By "nationalism" I mean first of all the habit of assuming that human beings can be classified like insects and that whole blocks of millions or tens of millions of people can be confidently labelled "good" or "bad." But secondly — and this is much more important — I mean the habit of identifying oneself with a single nation or other unit, placing it beyond good and evil and recognizing no other duty than that of advancing its interests.
The same might also be said about racism or racialism driving identity politics within a nation.
Nationalism is not to be confused with patriotism. Both words are normally used in so vague a way that any definition is liable to be challenged, but one must draw a distinction between them, since two different and even opposing ideas are involved. By "patriotism" I mean devotion to a particular place and a particular way of life, which one believes to be the best in the world but has no wish to force on other people. Patriotism is of its nature defensive, both militarily and culturally. Nationalism, on the other hand, is inseparable from the desire for power. The abiding purpose of every nationalist is to secure more power and more prestige, not for himself but for the nation or other unit in which he has chosen to sink his own individuality.
Would Orwell have considered Trump’s movement as primarily motivated by nationalism or patriotism?
Totalitarianism vs freedom
The really frightening thing about totalitarianism is not that it commits 'atrocities' but that it attacks the concept of objective truth; it claims to control the past as well as the future.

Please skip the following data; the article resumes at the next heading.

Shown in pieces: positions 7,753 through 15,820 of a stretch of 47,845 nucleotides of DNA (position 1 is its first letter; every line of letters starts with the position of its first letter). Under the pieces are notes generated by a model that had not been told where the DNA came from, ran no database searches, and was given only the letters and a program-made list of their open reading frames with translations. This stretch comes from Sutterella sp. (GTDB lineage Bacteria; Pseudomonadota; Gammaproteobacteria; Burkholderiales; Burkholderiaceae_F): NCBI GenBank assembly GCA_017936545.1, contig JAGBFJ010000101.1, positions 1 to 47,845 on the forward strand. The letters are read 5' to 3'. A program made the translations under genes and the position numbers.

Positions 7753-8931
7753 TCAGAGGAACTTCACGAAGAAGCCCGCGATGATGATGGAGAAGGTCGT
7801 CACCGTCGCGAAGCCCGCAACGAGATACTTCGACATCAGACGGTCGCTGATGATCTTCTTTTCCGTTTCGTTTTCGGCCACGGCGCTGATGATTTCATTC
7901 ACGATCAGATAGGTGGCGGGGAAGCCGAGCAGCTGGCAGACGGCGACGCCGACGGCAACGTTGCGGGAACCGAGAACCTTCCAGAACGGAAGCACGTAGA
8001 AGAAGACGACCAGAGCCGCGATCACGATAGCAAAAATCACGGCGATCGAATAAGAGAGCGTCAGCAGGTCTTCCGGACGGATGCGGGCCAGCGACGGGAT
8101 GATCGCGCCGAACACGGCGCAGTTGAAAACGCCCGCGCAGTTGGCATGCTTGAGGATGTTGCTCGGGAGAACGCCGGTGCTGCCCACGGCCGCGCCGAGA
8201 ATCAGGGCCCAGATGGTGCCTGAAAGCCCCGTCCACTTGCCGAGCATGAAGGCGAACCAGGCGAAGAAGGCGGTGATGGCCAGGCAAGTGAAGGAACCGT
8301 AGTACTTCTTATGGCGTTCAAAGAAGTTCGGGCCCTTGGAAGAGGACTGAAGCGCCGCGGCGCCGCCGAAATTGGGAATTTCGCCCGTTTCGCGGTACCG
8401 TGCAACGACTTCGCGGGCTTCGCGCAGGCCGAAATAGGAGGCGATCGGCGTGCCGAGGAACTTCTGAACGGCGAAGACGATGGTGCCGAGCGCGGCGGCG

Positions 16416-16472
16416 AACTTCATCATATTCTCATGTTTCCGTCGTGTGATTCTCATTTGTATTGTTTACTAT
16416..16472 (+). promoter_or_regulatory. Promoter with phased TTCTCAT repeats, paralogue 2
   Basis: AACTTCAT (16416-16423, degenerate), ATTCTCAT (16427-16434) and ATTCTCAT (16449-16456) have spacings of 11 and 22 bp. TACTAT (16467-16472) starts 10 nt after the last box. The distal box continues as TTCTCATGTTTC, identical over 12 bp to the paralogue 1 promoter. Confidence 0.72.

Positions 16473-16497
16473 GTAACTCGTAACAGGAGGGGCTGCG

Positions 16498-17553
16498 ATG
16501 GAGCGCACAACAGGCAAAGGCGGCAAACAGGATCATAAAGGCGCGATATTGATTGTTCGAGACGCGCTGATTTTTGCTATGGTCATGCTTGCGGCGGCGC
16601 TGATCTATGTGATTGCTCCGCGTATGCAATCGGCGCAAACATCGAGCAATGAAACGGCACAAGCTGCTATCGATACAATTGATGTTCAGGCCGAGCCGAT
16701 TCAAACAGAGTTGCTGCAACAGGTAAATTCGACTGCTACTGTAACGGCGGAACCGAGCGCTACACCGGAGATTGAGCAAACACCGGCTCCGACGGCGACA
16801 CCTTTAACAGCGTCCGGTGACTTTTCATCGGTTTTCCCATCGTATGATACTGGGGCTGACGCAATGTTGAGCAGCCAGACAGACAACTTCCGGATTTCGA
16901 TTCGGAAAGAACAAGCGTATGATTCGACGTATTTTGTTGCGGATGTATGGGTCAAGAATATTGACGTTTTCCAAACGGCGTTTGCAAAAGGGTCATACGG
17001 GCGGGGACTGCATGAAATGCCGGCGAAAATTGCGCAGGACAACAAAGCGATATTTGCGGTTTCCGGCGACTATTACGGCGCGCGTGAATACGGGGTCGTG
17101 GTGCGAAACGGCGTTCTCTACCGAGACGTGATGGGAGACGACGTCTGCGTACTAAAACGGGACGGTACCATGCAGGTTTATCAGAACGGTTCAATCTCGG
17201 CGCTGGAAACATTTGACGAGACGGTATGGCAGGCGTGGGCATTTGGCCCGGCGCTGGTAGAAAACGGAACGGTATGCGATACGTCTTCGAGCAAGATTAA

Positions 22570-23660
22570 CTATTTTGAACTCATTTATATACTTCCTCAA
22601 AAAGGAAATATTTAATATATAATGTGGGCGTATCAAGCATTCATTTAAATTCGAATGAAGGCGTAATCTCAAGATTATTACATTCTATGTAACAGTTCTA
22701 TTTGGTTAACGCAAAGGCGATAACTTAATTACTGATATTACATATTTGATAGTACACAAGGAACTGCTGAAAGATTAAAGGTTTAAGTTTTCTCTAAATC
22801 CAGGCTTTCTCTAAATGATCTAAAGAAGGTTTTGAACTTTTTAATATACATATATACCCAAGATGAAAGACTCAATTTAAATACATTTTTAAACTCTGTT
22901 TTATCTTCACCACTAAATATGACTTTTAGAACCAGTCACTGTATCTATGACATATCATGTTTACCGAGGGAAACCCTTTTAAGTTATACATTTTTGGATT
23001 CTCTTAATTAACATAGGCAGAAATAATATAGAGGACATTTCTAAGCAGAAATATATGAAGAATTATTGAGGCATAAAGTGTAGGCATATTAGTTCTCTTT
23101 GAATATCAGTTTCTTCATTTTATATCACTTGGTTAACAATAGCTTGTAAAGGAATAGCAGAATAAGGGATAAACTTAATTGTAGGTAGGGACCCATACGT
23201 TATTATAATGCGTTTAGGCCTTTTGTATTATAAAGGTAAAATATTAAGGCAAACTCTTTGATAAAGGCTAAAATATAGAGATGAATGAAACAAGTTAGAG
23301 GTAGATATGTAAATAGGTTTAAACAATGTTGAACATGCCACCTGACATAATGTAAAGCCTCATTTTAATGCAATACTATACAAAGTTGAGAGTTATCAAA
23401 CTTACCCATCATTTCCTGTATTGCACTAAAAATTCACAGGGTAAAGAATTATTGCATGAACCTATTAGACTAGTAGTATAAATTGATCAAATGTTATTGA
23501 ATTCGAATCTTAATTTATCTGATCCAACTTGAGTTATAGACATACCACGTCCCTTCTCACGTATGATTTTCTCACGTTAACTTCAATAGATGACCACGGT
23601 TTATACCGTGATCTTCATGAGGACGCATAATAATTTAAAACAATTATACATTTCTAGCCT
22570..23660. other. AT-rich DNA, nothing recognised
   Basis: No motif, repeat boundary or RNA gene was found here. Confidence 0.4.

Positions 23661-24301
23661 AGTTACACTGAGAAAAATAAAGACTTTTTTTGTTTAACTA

The enemies of intellectual liberty always try to present their case as a plea for “discipline” versus “individualism”. The issue of truth-versus-untruth is as far as possible kept in the background. Although the point of emphasis may vary, the writer who refuses to sell his opinions is always branded as a mere egoist. He is accused, that is, either of wanting to shut himself up in an ivory tower, or of making an exhibitionist display of his own personality, or of resisting the inevitable current of history in an attempt to cling to unjustified privileges.
I’ve been accused of that last more than once.
It was only after the Soviet régime became unmistakably totalitarian that English intellectuals, in large numbers, began to show an interest in it. Burnham…. is really voicing their secret wish: the wish to destroy the old, equalitarian version of Socialism and usher in a hierarchical society where the intellectual can at last get his hands on the whip.
In other words, they are motivated by a desire to create a Plato’s Republic where the philosopher is king. To this mindset, totalitarianism is not a bug but a feature.
At any given moment there is an orthodoxy, a body of ideas which it is assumed that all right-thinking people will accept without question. It is not exactly forbidden to say this, that or the other, but it is 'not done' to say it, just as in mid-Victorian times it was 'not done' to mention trousers in the presence of a lady. Anyone who challenges the prevailing orthodoxy finds himself silenced with surprising effectiveness. A genuinely unfashionable opinion is almost never given a fair hearing, either in the popular press or in the highbrow periodicals.